The markets are particularly volatile this week and I noticed a significant change starting a week before, in the run up to Roland Garros. The in-play markets have been much jumpier than usual, with prices crazily being offered way out of line with the norm at times. I've  no doubt that this is because, with the football season over and a lull till the Euros, plus the attraction of a Grand Slam, there are a lot more new tennis traders in the market and they are not used to the quick pace and high volatility, so panic very easily. So opportunities are rife but a word of warning to any newbies - be careful! You've now seen with this incredible match (the best I've seen for excitement this year), everything that can happen in a tennis match and a tennis market!

OFF-COURT BEAUTY World number 70, American Sloane Stephens:


3 comments:

  1. I love your blog mate, it's very well laid out and your thoughts are well written. Just something I can't agree with what you said.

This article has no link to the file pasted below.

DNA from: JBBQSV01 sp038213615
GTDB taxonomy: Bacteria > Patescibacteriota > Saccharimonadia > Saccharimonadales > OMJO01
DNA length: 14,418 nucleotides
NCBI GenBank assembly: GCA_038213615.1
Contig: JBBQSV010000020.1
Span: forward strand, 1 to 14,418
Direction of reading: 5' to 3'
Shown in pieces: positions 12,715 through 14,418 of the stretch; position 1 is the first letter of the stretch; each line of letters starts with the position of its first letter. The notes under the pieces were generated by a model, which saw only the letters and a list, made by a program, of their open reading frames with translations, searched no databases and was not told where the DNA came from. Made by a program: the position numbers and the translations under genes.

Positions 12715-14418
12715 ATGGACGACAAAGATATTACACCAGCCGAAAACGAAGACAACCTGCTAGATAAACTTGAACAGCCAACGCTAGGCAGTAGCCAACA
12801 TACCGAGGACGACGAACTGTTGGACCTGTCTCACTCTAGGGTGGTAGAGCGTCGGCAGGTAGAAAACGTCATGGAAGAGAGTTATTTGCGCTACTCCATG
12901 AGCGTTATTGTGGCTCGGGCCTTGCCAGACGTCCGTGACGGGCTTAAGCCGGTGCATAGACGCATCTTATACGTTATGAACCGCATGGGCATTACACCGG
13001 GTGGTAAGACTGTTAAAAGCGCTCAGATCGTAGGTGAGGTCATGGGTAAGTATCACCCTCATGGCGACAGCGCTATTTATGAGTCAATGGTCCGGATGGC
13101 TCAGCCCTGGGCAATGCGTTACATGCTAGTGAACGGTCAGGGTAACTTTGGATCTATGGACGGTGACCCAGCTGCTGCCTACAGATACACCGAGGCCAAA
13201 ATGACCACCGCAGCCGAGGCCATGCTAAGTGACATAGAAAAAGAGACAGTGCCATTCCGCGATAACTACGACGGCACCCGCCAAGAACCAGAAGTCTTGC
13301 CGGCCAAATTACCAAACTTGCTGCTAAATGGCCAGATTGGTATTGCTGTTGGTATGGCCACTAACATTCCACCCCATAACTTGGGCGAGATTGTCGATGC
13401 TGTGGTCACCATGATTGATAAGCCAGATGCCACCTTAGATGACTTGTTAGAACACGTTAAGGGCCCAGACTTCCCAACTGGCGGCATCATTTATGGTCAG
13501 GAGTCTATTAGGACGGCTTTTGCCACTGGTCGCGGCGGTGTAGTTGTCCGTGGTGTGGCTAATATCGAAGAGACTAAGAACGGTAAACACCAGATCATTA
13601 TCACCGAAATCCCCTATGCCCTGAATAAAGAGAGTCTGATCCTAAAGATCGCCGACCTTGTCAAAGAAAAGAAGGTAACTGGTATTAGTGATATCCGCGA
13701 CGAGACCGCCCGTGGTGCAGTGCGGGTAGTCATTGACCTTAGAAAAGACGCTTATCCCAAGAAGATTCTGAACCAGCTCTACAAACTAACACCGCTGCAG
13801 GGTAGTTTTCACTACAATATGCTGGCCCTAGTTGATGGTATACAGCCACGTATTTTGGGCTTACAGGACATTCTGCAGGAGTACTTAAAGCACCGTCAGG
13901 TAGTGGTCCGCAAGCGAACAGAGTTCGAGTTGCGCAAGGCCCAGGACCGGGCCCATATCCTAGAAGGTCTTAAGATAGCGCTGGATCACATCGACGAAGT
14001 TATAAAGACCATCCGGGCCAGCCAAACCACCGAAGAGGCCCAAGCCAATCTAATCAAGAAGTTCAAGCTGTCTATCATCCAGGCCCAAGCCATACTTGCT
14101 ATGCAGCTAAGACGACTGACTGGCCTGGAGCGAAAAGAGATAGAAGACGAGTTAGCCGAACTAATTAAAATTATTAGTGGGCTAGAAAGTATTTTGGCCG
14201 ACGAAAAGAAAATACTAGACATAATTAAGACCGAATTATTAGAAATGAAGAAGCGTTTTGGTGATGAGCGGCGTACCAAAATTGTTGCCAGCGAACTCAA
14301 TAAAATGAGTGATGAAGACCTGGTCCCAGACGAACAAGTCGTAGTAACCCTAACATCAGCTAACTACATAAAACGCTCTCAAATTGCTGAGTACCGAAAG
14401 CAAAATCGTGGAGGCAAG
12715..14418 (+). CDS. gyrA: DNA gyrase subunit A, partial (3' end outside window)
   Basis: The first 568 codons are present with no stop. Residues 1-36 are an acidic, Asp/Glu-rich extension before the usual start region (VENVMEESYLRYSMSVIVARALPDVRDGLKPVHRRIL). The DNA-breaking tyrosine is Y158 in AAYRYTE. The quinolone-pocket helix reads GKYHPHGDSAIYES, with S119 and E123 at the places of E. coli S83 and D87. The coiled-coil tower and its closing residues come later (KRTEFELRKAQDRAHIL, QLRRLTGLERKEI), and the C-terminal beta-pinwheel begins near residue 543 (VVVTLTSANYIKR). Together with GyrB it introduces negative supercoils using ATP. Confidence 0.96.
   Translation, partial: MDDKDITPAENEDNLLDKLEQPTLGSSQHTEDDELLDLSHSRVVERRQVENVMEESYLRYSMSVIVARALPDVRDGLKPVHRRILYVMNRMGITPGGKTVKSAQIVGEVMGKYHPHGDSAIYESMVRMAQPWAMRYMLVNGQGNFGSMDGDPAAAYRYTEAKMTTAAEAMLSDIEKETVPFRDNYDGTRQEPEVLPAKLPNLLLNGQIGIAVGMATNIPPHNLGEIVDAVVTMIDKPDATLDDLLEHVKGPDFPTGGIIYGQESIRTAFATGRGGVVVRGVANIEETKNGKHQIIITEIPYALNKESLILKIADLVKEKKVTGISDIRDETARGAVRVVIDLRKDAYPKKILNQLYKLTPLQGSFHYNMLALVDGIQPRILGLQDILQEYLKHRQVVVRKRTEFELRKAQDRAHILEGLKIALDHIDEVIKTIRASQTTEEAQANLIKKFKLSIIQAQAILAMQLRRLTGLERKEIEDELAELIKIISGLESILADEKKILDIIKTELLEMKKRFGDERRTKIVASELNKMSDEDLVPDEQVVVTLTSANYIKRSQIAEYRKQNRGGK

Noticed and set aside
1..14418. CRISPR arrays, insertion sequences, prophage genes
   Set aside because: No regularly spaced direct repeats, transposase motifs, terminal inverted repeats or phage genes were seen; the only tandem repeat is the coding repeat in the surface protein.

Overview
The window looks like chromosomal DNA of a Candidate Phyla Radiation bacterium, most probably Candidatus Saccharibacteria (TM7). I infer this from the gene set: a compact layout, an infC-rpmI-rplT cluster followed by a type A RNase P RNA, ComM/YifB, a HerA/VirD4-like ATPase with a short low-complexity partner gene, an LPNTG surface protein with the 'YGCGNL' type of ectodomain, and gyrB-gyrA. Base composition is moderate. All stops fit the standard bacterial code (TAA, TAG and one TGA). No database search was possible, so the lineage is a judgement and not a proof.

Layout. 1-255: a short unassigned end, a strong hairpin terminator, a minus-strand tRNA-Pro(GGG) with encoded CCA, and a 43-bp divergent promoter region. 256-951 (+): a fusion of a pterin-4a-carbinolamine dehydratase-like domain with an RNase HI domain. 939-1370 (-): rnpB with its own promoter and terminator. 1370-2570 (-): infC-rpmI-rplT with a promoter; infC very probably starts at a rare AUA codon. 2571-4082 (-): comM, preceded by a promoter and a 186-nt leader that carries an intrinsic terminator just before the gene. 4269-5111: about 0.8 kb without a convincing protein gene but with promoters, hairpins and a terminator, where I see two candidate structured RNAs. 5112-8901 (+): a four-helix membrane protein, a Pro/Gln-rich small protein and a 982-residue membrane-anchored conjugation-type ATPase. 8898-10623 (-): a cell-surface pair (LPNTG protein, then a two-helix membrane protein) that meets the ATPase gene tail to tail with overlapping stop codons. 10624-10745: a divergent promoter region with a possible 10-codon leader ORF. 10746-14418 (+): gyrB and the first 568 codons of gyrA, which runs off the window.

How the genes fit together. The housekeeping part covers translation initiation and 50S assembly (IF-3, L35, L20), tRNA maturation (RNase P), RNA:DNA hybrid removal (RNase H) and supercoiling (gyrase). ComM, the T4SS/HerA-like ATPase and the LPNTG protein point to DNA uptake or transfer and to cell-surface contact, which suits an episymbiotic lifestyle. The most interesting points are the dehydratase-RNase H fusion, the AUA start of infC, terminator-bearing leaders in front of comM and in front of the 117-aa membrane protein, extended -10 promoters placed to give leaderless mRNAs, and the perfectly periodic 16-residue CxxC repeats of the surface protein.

You go on about "value" and that Serena as a single in the outright market was not value. So you instead put her in double and somehow that makes it value because your stake would give a better return. If the single was not value, it is even worse value when put in a double. What you are implying is that the poor value is now not poor value which makes no sense.

    Good luck with your betting and I hope things continue to go well for you.

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  2. I thought someone would say that! You are correct but the reason I did it was because the odds I got, allowed me to place a very small stake for a potentially very large return. If I'd just bet on Serena, I would've needed a very large stake for the same return. The risk-reward ratio was the reason for the double.

    Whether it was value or not as a double, is open for interpretation (and in my opinion, the odds were about right) but as it was a one off bet more for fun than to actually make money, I wasn't too fussed because the risk was tiny. It's not ever something I would do regularly as a way of making consistent profit.

    Thanks for you comment mate and hope you keep following :)

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  3. Ah of course I will always keep following, I like the blog

    ReplyDelete